The most effective single strategy for shortening the time to flowering is to grow the seedlings as rapidly and vigorously as possible, maximising growth of a single leader in order to increase the rate of node production, without check. According to Janick et al. (1996) closely planted seedlings grown under optimum conditions in the greenhouse can reach 3 m in height in the first season, compared to I m in height when grown in the field. They can also flower in one year. Given that the youngest growth at the top of the main shoot emerges first from the juvenile condition, the leader should not be pruned until flowers and fruit are produced.


How this approach is applied commercially is illustrated by the following account (MAIA, 2010): 'Three to five thousand seedlings are started every winter in greenhouses, grown under optimal light, nutrients and water, reaching 2 m height (about 70 internodes) by early September. Once past 70 internodes of growth extension, they leave juvenility behind and additional growth is capable of flower bud initiation. Mature buds are then inserted into the base of M9 rootstocks. By late winter these trees are cutback and grown during year 2 into field-ready finished trees that will fruit during years 3, 4 and 5 in a standard commercial M9 (rootstock) format.’


Small-scale and home-based breeders are unlikely to afford the high investment and running costs associated with growing large numbers of seedlings in controlled environments. Traditionally, seedlings have been grown outdoors in nursery beds. Although these suffer from the vagaries of the weather and pest/disease attacks, reasonably high growth rates under field conditions can be supported by following appropriate regimes of nutrient and water supply.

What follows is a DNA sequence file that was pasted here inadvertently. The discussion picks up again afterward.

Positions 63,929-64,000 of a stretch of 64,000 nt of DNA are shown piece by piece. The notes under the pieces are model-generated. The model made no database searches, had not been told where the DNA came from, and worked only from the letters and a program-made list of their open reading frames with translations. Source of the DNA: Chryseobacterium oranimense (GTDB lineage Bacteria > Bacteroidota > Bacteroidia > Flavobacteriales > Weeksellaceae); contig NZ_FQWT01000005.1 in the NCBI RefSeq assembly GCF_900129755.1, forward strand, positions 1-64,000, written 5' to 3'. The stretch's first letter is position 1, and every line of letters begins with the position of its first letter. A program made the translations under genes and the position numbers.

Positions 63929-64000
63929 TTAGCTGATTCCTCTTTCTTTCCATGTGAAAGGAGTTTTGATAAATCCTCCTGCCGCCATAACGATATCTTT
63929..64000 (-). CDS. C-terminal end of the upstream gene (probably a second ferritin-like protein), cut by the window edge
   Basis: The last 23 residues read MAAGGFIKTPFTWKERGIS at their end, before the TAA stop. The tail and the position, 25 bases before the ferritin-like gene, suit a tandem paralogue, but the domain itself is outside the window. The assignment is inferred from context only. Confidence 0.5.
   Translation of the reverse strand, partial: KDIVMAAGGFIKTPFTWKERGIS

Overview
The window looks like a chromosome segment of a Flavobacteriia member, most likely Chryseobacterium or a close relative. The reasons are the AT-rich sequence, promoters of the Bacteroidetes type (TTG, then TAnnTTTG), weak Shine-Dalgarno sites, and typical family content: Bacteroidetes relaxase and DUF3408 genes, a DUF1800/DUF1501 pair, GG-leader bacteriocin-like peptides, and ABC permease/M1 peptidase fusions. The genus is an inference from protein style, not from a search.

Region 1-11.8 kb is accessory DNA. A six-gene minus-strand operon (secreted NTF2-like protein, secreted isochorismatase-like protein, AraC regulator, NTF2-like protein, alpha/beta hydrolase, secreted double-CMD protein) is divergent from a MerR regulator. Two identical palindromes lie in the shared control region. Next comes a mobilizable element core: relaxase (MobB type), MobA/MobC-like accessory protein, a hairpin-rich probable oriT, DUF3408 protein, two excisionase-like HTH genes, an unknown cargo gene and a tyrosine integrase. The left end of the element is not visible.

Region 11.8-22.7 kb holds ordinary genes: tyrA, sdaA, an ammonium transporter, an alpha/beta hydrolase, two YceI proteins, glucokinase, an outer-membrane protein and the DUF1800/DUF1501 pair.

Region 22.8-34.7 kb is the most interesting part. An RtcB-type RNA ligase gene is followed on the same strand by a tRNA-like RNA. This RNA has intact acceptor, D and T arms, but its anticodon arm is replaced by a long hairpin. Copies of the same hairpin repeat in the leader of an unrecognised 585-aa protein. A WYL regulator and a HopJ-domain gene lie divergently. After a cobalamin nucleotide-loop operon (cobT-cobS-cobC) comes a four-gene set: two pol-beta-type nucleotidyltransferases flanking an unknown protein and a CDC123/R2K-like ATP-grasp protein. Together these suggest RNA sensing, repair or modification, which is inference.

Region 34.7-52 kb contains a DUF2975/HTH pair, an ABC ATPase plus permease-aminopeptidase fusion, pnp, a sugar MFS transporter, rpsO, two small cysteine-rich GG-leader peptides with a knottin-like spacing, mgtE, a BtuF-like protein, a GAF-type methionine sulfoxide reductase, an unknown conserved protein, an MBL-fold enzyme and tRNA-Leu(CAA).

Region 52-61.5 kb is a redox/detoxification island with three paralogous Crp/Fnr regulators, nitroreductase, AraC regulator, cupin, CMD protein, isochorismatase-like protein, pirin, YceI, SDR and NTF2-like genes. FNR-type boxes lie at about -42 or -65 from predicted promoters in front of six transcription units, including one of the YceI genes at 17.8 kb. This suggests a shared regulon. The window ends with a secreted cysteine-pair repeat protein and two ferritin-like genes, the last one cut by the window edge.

Grafting, or budding, seedling scions onto dwarfing rootstocks is an established means of speeding up time to flowering. The method developed by Tydeman and Alston (1965) involves taking buds from the upper part of the main shoot in late summer of the second year’s growth, grafting these onto dwarfing rootstocks, growing them on as closely planted cordons and pruning back all lateral growth annually in late summer. Their results showed that 88% of 902 budded seedlings had fruited nine years after germination compared with 49% of those on their own roots.



Hanke M-V, Flachowsky H, Peil A, Hättasch C. 2007. No Flower no Fruit – Genetic Potentials to Trigger Flowering in Fruit Trees. Genes, Genomes and Genomics 1(1), 1-20.

Janick J, Cummins JN, Brown SK and Hemmat M. 1996. Apples. In: Janick J, Moore JN (eds), Fruit Breeding, Volume I: Tree and Tropical Fruits. John Wiley & Sons, Inc. 1-77.

MAIA, 2010. Midwest Apple Improvement Association Newsletter, 2010,

Volume 12, Issue 1.

Tydeman HM. and Alston FH. 1965. The influence of dwarfing stocks in shortening the juvenile phase of apple seedlings. In: Report of East Malling Research Station, 1964. p. 97-98.

Zimmerman RH. 1973. Juvenility and flowering of fruit trees. Acta Horticulturae 34, 139-142.